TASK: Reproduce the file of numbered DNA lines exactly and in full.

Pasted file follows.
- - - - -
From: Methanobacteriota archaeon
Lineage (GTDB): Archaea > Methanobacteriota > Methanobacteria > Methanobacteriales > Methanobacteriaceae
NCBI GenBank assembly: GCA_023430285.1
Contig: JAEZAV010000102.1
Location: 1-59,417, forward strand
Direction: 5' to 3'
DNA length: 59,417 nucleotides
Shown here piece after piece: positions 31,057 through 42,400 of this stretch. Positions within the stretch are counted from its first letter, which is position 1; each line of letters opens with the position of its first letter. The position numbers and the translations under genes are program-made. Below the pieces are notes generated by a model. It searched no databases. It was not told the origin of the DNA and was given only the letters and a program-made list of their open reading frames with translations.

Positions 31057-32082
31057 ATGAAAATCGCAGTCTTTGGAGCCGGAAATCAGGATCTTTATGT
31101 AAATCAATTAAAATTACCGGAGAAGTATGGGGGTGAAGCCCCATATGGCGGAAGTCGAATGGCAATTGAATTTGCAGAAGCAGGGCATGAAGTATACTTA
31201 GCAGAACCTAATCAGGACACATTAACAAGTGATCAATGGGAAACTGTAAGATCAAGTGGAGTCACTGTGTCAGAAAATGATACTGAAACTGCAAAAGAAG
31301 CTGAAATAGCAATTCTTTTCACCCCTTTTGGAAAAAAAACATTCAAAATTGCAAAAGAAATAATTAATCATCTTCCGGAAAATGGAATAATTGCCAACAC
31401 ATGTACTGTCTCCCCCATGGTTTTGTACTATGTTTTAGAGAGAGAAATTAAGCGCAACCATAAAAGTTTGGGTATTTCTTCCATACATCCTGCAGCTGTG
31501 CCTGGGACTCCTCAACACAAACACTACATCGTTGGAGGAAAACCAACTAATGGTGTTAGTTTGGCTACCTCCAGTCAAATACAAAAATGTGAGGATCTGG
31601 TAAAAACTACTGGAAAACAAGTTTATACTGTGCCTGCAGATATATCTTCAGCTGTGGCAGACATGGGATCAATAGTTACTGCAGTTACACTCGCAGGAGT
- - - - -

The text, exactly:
From: Methanobacteriota archaeon
Lineage (GTDB): Archaea > Methanobacteriota > Methanobacteria > Methanobacteriales > Methanobacteriaceae
NCBI GenBank assembly: GCA_023430285.1
Contig: JAEZAV010000102.1
Location: 1-59,417, forward strand
Direction: 5' to 3'
DNA length: 59,417 nucleotides
Shown here piece after piece: positions 31,057 through 42,400 of this stretch. Positions within the stretch are counted from its first letter, which is position 1; each line of letters opens with the position of its first letter. The position numbers and the translations under genes are program-made. Below the pieces are notes generated by a model. It searched no databases. It was not told the origin of the DNA and was given only the letters and a program-made list of their open reading frames with translations.

Positions 31057-32082
31057 ATGAAAATCGCAGTCTTTGGAGCCGGAAATCAGGATCTTTATGT
31101 AAATCAATTAAAATTACCGGAGAAGTATGGGGGTGAAGCCCCATATGGCGGAAGTCGAATGGCAATTGAATTTGCAGAAGCAGGGCATGAAGTATACTTA
31201 GCAGAACCTAATCAGGACACATTAACAAGTGATCAATGGGAAACTGTAAGATCAAGTGGAGTCACTGTGTCAGAAAATGATACTGAAACTGCAAAAGAAG
31301 CTGAAATAGCAATTCTTTTCACCCCTTTTGGAAAAAAAACATTCAAAATTGCAAAAGAAATAATTAATCATCTTCCGGAAAATGGAATAATTGCCAACAC
31401 ATGTACTGTCTCCCCCATGGTTTTGTACTATGTTTTAGAGAGAGAAATTAAGCGCAACCATAAAAGTTTGGGTATTTCTTCCATACATCCTGCAGCTGTG
31501 CCTGGGACTCCTCAACACAAACACTACATCGTTGGAGGAAAACCAACTAATGGTGTTAGTTTGGCTACCTCCAGTCAAATACAAAAATGTGAGGATCTGG
31601 TAAAAACTACTGGAAAACAAGTTTATACTGTGCCTGCAGATATATCTTCAGCTGTGGCAGACATGGGATCAATAGTTACTGCAGTTACACTCGCAGGAGT